The Energy Transition
Wealth and development until recent days have sourced energy from exhaustible fossil fuels – at least in petroleum net producer countries.
Fossil fuels have provided to some part of the world population, comforts that are seen today not as a privilege but as a fundamental right: nutrition, income, health, and education.
Still wealth is finding its way to where it has not yet reached in part of the global south.
If wealth in the global north keeps at business as usual, it will transgress planetary boundaries, making inhospitable conditions for the living space and economic activities of the global population. With the biggest effects to the most vulnerable populations that contribute the least to these transgressions.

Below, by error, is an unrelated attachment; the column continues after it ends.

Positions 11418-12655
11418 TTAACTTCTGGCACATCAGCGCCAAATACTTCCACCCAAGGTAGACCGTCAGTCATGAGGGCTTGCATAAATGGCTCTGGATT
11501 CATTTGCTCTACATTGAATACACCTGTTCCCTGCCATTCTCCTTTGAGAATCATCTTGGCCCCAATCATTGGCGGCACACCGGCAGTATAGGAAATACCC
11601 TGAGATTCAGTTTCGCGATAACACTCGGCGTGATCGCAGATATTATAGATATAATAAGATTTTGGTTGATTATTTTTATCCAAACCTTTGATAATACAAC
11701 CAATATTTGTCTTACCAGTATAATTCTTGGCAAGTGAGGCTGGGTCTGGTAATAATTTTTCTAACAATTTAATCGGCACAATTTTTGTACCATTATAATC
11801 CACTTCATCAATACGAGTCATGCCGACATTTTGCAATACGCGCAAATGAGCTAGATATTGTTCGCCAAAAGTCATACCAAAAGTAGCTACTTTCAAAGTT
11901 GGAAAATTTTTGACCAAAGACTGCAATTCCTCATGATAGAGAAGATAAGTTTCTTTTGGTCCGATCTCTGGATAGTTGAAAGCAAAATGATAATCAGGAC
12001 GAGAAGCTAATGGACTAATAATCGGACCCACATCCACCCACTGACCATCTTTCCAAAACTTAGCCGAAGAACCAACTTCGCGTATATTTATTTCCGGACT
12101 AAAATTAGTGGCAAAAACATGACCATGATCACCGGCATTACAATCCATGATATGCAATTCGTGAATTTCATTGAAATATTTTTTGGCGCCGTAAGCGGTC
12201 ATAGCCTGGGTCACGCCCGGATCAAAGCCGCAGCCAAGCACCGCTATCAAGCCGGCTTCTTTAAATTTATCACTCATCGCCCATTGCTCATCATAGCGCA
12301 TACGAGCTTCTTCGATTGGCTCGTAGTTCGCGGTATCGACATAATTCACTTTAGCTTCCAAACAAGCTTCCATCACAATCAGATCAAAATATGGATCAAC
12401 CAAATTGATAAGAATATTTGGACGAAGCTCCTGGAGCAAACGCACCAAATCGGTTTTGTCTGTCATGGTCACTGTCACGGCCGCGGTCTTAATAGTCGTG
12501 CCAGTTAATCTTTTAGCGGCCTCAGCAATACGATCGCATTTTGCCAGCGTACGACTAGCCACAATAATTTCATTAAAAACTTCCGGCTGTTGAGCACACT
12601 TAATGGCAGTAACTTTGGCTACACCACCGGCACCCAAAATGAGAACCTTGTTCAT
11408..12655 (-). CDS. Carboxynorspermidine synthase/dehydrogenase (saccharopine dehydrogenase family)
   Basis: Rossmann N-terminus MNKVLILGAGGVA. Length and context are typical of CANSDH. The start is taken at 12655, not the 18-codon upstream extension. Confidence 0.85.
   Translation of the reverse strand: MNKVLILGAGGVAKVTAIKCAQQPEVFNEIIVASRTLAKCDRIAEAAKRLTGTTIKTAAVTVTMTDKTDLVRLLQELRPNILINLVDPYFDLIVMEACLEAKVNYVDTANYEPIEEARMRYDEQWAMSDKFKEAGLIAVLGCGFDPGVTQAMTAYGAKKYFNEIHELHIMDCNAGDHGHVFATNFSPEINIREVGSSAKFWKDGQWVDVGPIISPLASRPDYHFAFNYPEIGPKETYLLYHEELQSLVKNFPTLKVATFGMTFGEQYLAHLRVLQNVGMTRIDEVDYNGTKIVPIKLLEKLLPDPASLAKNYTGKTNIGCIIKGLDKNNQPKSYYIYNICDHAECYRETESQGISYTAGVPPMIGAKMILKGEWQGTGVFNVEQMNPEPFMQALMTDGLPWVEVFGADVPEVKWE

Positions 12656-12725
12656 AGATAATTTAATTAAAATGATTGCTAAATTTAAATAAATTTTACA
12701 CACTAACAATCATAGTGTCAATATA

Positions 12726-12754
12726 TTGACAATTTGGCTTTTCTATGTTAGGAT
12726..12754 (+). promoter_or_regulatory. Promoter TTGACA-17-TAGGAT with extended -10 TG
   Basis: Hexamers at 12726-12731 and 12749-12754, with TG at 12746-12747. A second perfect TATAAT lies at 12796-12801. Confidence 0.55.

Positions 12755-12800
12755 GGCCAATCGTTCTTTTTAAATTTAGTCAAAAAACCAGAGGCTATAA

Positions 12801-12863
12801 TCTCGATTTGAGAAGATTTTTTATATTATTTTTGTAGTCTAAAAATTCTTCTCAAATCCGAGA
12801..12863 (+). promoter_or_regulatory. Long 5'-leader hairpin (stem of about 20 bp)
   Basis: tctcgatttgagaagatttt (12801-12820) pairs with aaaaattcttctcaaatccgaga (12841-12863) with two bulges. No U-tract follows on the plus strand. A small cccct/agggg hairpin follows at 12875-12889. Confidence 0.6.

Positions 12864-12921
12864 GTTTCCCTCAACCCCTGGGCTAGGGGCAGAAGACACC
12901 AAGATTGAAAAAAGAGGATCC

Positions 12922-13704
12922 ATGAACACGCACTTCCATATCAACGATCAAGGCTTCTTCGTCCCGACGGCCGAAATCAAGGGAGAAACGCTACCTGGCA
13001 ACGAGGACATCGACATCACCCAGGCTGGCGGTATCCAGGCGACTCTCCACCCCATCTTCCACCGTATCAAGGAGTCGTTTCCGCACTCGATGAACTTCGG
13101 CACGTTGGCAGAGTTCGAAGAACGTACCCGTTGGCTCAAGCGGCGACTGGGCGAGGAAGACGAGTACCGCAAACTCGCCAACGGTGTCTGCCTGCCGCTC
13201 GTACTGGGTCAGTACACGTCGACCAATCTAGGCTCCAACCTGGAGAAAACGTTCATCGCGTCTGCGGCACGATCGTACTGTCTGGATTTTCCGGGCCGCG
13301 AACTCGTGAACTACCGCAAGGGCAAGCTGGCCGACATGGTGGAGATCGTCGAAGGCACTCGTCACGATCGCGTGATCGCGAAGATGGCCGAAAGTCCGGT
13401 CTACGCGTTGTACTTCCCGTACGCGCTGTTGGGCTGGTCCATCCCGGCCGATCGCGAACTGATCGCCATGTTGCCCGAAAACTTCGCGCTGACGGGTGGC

Despite having a big proportion of renewable power capacity, the quantity and quality of the Kenyan grid is still small today (3GW vs. 60GW in South Africa and 170GW in India).
Future generations’ wealth depends on how much of both inexhaustible (renewable) and exhaustible sources will be geographically effectively combined to ensure a dignified life.
Kenya will surge in wealth with an industrialization boom, only if its business environment allows a more competitive power capacity with quality supply. Regardless of the mix it will require empowered people behind technology with a constant capacity to adapt.